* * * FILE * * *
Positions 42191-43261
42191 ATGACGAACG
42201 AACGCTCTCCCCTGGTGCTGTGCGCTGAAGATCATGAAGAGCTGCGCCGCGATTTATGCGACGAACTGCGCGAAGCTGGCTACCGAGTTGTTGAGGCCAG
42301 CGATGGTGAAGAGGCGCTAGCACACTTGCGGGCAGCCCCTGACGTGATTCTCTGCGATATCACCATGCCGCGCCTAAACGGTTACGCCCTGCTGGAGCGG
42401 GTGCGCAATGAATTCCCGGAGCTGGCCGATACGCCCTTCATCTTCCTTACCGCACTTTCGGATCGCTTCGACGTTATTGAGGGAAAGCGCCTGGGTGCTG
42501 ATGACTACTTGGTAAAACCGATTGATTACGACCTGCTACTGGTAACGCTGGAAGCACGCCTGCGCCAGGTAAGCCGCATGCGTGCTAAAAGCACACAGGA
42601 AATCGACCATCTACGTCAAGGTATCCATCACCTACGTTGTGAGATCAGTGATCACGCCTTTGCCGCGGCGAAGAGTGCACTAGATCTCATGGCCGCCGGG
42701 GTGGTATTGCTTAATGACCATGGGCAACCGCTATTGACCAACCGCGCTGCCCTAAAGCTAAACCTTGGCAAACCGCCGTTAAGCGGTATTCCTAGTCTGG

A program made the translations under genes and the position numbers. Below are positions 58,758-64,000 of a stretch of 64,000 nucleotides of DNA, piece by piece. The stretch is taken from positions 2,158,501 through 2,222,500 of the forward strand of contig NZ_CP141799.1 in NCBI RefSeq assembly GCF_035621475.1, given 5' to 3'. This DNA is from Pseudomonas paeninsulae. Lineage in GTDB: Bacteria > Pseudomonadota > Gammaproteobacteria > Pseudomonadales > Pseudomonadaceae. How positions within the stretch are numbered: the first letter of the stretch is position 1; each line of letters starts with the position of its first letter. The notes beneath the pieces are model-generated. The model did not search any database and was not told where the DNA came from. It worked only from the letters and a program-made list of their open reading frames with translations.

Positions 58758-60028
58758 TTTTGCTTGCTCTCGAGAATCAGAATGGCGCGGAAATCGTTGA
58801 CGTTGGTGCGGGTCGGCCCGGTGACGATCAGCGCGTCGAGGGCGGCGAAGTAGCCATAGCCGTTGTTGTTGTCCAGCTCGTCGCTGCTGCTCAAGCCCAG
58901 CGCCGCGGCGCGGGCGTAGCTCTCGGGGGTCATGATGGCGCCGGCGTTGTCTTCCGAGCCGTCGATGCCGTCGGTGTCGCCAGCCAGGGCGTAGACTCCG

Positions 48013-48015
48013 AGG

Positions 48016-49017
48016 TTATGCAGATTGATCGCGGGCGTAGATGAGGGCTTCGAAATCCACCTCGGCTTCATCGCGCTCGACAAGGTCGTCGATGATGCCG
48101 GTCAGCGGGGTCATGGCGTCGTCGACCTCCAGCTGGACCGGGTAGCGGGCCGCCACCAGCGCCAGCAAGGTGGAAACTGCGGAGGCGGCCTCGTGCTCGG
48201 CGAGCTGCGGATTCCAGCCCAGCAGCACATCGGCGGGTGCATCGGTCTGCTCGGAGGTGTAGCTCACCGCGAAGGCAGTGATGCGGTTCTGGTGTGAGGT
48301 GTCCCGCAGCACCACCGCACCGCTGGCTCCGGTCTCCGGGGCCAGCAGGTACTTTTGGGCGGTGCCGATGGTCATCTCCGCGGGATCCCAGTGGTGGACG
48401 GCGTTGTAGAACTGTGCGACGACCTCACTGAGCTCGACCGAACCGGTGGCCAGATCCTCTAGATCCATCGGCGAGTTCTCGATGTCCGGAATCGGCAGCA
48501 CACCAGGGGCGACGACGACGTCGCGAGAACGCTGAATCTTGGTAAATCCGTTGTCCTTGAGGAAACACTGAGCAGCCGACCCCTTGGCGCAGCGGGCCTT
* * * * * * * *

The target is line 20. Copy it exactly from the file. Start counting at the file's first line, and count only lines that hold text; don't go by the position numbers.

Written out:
48301 GTCCCGCAGCACCACCGCACCGCTGGCTCCGGTCTCCGGGGCCAGCAGGTACTTTTGGGCGGTGCCGATGGTCATCTCCGCGGGATCCCAGTGGTGGACG